5.  You’re going to have to fight for everything for the kids.

Whether it’s paperwork, a teacher being fair to the kids, services the kids need… you’re gonna be up for a fight.  Don’t fight fair – your opponents won’t.  You’re going to deal with lost paperwork, destroyed files, lazy beurocrats, and even sheer incompetence.

Don’t be afraid to work your way through the system and then if it doesn’t work, go outside it.  I found that emailing the governor was the most productive thing I ever did in getting the kids moved on the road to adoption.  In the school system, I called the county’s head of special education.  I’ve called hospital administrators looking for medical files.  I’ve scoured the internet, emailed hundreds of people, and pushed until I got what I wanted.  My kids are going to know their history, by God!

Don’t forget during all of this to document everything.  Buy a cheap copy machine and copy everything for a file for the kids to have when they reach maturity.  The system is supposed to have this for them when they reach 18, but we’ve already talked about lost files.  Also, documenting everything will cover your own ass when it comes to people making allegations against you.  Don’t just be proactive, be over-reactive.

For a different kind of fight – teachers in the schools will discriminate against your child because they are in the system.  I don’t know who started spreading the idea that foster kids equal bad kids, but it’s out there.  Teachers are not above gossip, either.  I’m not saying don’t tell the teacher anything, but expect to get up in some faces.  If you’re in the office once a week talking to the principal and counselor, the teachers will be much less likely to act out against your kids.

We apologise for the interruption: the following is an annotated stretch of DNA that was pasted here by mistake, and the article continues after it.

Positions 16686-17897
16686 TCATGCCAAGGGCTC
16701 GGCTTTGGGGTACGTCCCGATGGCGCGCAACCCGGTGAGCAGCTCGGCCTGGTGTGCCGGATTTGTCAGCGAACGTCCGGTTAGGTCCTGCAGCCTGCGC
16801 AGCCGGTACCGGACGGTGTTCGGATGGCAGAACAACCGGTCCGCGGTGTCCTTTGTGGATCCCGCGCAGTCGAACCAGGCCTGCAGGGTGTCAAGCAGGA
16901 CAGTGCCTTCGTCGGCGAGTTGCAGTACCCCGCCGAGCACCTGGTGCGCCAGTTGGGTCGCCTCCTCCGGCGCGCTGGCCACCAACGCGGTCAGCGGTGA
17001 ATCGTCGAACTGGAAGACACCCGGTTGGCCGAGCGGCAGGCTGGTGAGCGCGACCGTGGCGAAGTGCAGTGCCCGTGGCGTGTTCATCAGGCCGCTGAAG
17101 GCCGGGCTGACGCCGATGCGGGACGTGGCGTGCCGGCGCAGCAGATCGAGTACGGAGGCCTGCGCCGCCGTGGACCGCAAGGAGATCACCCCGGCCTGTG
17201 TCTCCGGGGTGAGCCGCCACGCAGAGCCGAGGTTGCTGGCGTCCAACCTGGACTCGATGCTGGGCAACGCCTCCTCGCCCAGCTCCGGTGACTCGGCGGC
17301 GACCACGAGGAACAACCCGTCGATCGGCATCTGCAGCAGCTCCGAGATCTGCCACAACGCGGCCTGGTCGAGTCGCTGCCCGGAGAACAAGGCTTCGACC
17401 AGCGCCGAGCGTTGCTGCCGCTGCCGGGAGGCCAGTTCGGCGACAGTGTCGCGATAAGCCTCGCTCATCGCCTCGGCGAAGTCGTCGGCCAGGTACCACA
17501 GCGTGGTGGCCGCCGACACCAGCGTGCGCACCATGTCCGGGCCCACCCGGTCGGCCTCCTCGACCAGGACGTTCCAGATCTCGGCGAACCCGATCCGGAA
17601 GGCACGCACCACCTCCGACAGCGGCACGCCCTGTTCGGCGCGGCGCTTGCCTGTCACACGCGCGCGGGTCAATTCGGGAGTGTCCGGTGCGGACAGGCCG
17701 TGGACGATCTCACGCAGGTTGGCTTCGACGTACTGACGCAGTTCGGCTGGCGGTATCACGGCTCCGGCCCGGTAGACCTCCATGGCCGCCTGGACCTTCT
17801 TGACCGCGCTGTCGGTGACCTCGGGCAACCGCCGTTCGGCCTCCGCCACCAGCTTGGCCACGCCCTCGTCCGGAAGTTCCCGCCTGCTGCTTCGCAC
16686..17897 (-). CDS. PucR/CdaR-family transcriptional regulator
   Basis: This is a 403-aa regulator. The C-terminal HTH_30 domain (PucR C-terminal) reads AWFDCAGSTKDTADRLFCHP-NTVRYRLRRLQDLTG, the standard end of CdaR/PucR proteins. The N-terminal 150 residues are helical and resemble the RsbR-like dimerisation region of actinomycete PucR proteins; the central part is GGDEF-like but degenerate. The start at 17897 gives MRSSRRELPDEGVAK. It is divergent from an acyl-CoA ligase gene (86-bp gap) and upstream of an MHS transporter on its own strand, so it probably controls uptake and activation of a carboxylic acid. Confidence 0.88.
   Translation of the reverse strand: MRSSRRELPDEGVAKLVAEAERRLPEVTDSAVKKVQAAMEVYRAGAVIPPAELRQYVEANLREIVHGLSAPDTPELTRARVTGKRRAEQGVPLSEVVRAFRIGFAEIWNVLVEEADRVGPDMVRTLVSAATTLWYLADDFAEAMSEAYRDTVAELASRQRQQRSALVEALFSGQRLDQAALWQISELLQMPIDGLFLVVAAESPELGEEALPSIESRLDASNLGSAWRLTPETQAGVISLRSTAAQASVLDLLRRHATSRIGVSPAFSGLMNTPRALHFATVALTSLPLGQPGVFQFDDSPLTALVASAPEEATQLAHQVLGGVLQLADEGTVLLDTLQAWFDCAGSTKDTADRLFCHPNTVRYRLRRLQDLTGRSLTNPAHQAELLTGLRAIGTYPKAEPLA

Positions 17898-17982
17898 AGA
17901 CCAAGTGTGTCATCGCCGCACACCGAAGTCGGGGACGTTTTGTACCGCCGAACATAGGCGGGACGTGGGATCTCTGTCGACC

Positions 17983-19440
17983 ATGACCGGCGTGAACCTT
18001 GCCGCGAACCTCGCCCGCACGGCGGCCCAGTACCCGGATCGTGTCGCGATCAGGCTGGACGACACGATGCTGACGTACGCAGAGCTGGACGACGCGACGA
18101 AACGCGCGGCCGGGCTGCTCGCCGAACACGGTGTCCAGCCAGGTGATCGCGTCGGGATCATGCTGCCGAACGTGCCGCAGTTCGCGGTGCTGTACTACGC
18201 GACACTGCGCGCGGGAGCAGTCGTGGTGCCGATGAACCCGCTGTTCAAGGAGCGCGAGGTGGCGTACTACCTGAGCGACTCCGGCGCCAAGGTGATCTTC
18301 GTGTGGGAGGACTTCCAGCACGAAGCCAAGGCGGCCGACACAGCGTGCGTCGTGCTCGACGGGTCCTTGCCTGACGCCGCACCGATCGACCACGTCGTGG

The rest of parenting foster kids really is just providing a stable and loving home.  You’ll be pushed but keep moving and keep thinking and keep working.  If you like an easy life, then don’t even bother signing up for classes.  If you’re looking for a challenge and regular life bores you, then there are plenty of kids out there waiting for you.




2 responses

27 07 2009

Thank you! I have 4 adopted kids from the system and working on one more. You list made me smile. You’re right on.

28 07 2009

Thanks for the nice comment and Congrats on your adoptions! If we ever do this again, I’m hoping I won’t be quite so naive as I was the first time.